Time period. April 16–22, 2022
Top news story. IMF Managing Director Kristalina Georgieva conceded that “they have not thought about what mass printing of money can lead to, for example, to an unbearable gap between wealth and inflation”. She sums up: “We have printed too much money and not thought of the unintended consequences. We act like eight-year-old kids playing football, chasing a ball”.
For readers of our reviews, all this is not new, we warned of the inevitability of problems caused by rising inflation, long before the leaders of the major institutions of the Bretton Woods system (the US Federal Reserve, the IMF, the World Bank, the WTO) realized it. In addition, we have repeatedly spoken about the imminent troubles associated with the legitimization of property and the disruption of world trade logistics.
All these problems exist today, but K. Georgieva’s interview is remarkable because it is one of the first public concedings of the irreversibility of the situation. The whole specificity of the present moment is not that there are serious difficulties – it is all seen with the naked eye, but that these actions have led to irreversible changes that cannot be played back despite all efforts. Therefore, each entrepreneur or manager needs to determine how the market in which it operates will change, during and after the crisis. Those who do not discuss or even ignore these issues have no future.
Japan’s service industry has been declining for three consecutive months and has already reached a six-month low:
Business confidence in France is the weakest in a year:
The Euro Area manufacturing PMI hit its worst in 15 months:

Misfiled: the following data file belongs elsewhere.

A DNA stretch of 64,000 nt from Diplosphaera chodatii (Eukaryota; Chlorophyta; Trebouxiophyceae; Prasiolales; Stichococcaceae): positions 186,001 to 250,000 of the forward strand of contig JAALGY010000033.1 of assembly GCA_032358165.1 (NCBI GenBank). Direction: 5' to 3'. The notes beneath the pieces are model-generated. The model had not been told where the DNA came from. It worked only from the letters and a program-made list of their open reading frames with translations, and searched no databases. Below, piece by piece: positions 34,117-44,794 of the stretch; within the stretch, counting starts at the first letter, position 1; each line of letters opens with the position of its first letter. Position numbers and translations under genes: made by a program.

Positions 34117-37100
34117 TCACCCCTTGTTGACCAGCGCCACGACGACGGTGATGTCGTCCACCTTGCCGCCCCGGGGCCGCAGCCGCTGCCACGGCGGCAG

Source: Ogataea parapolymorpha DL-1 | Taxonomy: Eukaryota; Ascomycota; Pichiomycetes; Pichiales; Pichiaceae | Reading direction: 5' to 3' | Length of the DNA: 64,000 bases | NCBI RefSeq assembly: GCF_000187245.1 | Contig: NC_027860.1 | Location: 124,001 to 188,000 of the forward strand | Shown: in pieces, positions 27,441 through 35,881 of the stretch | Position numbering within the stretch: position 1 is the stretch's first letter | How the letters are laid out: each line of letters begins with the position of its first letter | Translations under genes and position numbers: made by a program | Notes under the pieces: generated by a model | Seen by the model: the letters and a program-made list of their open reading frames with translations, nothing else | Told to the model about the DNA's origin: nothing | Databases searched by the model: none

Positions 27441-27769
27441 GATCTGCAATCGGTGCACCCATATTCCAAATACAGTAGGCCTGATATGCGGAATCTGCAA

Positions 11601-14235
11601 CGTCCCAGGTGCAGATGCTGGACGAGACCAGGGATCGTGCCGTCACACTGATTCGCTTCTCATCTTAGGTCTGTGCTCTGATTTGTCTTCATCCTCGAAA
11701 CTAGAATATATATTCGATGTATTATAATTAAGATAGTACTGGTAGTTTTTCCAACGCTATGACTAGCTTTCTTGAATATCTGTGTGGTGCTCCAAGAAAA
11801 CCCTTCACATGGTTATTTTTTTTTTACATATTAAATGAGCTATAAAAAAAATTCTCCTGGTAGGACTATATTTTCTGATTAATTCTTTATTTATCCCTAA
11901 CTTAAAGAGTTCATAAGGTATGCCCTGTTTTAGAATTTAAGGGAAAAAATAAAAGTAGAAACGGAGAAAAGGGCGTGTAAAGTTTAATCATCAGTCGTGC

US housing market index is at 7-month trough but still strong:
US existing home sales -2.7% m/m (2nd consecutive negative) tumbled to a 2-year low on the back of record prices ($375.3k, +15.0% y/y):
Mortgage applications in the US another -5.0% per week, the 6th consecutive negative:
To the lowest for more than 3 years:
Refinancing of previously issued loans is particularly weak:
It’s all because of the highest mortgage rate since 2010:
Inflation continues to rage throughout the world economy.
CPI (Consumer Price Index) of Japan +1.2% per year is at its highest since 2018:
Mexico’s CPI +7.7% y/y tops 2001:
Similarly, less food and fuel:
Canadian CPI +6.7% per year, the highest since 1991:
Excluding food and energy +5.5% per year, which is a record for 38 years of survey:
The Euro Area CPI +7.4% per year has surpassed the record high for 31 years of statistics:
There is also a record month-to-month surge in inflation (+2.4%):
And this is the result of the sanctions war — and who is to blame?
Finally, prices without fuel, food, alcohol and tobacco are also record high (+2.9% per year):
New Zealand CPI +6.9% per year is the highest since 1990:
Canada’s PPI (Producer Price Index) +18.5% per year has reached its almost half-century high:
PPI Germany 30.9% per year and is the highest in 72 years:
The prices paid by the Philadelphia Fed have peaked since the late 1970s: